Glastonbury Festival’s decision to cancel a screening of a “conspiracy theory” film about former Labour leader Jeremy Corbyn is “disgraceful”, its producer has said.
Norman Thomas, of Platform Films, said claims that the film was antisemitic were “a total smear” and had no foundation “whatsoever”.
Glastonbury previously said that although the film, titled Oh, Jeremy Corbyn: The Big Lie, had been booked “in good faith”, it had decided that it was not appropriate to screen.
It came after the Board of Deputies of British Jews (BDBJ) expressed “deep concern” over the film and said it was “profoundly sinister” for Glastonbury to be providing it with a platform.
We are pleased that in the wake of a letter we sent earlier today, @glastonbury have announced the cancellation of the screening of this film. Hateful conspiracy theories should have no place in our society. https://t.co/YkjB8cAy3Q pic.twitter.com/LnZ0HMFnsy
— Board of Deputies of British Jews (@BoardofDeputies) June 19, 2023
In a statement shared with the PA news agency Mr Thomas said the cancellation had been caused by “vicious outside pressure”.
“An outside pressure group has declared war on our film,” he said.
“They wrote to the festival’s sponsors… and whipped up huge storm of complaints about the film claiming, without any foundation whatsoever, that the film is antisemitic.”
He continued: “The claim that the film is antisemitic is a total smear.
“The festival organisers even had a lawyer examine the film who pronounced it totally devoid of antisemitism.”
According to Platform Films, the documentary claims Mr Corbyn was a victim of a “concerted smear campaign”, that current Labour leader Sir Keir Starmer played a “deceptive spy cop” role in Mr Corbyn’s shadow cabinet and that Sir Keir is now “waging a witch-hunt in the party”.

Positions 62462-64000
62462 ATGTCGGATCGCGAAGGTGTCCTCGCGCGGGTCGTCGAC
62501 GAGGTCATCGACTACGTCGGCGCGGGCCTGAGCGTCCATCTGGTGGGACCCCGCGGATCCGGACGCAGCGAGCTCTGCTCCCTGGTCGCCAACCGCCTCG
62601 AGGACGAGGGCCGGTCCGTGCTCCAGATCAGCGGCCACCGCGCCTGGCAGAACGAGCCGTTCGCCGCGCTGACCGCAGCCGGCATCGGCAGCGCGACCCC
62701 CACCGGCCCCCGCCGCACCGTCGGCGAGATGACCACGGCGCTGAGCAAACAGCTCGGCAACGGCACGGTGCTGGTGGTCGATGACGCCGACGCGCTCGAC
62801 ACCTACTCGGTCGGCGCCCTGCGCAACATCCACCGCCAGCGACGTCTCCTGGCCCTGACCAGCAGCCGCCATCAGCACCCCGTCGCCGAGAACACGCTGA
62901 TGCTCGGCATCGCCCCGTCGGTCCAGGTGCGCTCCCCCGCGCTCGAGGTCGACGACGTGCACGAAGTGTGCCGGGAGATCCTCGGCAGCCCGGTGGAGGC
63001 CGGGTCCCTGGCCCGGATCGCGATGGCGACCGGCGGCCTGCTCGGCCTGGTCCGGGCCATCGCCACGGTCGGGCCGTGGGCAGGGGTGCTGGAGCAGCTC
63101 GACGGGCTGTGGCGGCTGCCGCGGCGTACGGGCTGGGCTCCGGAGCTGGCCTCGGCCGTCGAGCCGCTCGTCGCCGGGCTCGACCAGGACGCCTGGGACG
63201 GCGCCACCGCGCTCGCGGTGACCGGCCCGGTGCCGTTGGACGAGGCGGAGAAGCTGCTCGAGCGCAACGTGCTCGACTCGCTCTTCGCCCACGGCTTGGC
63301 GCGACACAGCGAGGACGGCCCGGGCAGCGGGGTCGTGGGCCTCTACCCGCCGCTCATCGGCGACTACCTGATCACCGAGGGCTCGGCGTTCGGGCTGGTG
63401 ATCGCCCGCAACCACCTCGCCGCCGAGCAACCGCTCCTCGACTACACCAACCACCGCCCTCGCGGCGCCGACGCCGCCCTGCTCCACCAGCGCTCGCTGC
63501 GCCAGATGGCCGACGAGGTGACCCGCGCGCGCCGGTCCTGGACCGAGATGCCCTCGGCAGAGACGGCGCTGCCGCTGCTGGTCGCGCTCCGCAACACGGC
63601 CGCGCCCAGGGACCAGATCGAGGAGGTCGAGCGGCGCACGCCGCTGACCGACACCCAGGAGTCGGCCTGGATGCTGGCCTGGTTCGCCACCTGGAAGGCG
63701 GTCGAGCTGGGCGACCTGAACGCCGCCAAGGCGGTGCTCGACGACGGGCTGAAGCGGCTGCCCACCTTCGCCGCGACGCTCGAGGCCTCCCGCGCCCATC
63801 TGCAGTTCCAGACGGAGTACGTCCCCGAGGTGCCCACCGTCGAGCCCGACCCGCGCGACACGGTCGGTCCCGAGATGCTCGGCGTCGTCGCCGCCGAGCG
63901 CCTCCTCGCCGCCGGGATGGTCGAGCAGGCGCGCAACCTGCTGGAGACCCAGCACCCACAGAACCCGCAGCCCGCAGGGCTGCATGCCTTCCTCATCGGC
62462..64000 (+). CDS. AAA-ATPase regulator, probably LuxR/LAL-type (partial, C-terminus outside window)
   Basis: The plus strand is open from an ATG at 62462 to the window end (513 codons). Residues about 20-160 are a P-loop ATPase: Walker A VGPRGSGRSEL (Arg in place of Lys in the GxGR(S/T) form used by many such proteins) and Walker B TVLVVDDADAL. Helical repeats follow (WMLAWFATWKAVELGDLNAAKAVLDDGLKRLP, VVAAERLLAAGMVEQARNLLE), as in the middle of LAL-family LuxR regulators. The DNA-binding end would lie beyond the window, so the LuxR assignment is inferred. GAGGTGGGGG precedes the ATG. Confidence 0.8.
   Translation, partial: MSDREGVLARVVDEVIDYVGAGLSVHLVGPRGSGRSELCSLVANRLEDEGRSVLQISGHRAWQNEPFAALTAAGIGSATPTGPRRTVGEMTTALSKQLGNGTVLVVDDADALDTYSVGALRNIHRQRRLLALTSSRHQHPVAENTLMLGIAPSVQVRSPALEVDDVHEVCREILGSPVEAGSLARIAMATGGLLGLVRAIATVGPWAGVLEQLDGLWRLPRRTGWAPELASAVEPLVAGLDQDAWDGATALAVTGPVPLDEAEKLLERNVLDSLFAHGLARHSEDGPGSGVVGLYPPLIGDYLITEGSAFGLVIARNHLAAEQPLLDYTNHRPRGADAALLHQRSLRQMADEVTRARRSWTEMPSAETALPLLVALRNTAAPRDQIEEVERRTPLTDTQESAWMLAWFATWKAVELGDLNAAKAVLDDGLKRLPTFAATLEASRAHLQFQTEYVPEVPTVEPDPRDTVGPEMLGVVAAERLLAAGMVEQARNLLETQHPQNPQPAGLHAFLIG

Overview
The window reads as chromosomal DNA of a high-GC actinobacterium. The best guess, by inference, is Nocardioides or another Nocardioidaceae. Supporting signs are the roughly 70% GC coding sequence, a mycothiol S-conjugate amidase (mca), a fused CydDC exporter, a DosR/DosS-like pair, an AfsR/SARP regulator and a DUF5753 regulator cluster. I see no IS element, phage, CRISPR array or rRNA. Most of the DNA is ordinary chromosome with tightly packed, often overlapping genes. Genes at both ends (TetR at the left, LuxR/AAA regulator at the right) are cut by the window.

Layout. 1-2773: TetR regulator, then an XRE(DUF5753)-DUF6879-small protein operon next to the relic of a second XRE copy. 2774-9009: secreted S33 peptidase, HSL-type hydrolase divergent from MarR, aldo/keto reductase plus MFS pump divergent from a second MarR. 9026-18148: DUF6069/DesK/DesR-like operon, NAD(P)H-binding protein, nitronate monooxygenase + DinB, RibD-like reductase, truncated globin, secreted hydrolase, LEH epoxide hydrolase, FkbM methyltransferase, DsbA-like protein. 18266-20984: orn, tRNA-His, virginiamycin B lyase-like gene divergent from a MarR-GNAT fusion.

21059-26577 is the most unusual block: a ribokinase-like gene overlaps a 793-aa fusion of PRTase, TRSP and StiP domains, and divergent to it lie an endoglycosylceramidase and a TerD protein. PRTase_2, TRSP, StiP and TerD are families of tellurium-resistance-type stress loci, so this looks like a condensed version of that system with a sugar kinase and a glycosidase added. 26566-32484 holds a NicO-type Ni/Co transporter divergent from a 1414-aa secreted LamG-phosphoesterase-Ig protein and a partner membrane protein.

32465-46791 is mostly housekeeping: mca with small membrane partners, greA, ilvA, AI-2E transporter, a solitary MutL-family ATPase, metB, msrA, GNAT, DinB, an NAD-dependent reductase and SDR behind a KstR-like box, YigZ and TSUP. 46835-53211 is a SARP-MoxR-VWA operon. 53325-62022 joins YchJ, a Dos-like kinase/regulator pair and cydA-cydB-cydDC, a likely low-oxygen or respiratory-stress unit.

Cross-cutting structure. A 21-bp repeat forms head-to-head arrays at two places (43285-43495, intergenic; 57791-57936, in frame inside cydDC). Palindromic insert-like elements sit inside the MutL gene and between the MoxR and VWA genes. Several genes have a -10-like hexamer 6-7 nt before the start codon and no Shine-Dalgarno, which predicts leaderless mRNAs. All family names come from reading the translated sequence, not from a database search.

It was due to be shown on June 25 at Glastonbury’s Pilton Palais cinema and described, according to the BDBJ, as “the banned Corbyn documentary”.
“This has gone on long enough.
“Journalists, who know very well what’s going on, have to stand up and call this out for what it is: rank censorship,” Mr Thomas said.
“The problem is, if they do, they fear being accused of antisemitism.
“But if enough of us stand together the accusation won’t stick and this madness will end.”
A statement attributed to Glastonbury said: “Although we believe that the Pilton Palais booked this film in good faith, in the hope of provoking political debate, it’s become clear that it is not appropriate for us to screen it at the festival.
“Glastonbury is about unity and not division, and we stand against all forms of discrimination.”
The festival’s decision came following a letter sent by BDBJ president Marie van der Zyl to Glastonbury organisers Michael and Emily Eavis.
“This film, we understand, seeks to suggest that organisations such as the Board of Deputies of British Jews, of which I am the president, somehow helped to ‘orchestrate’ Jeremy Corbyn’s downfall as Labour Party leader,” Ms van der Zyl wrote.
Adding that the initial decision to show the film was “worrying” her letter continued: “Your festival is one of the most successful festivals in the UK.
“It seems profoundly sinister for it to be providing a platform to a film which clearly seeks to indoctrinate people into believing a conspiracy theory effectively aimed at Jewish organisations.
“We would request that you not allow your festival to be hijacked by those seeking to promote hatred with no basis in fact, in the same way as we would hope that your festival would not screen films seeking to promote other conspiracy theories, such as anti-vaccination, 9/11 truthers or chemtrails.”
The BDBJ later said it was pleased the film would no longer be shown at the festival.
“We are pleased that in the wake of a letter we sent earlier today, @glastonbury have announced the cancellation of the screening of this film,” the organisation wrote on Twitter.
“Hateful conspiracy theories should have no place in our society.”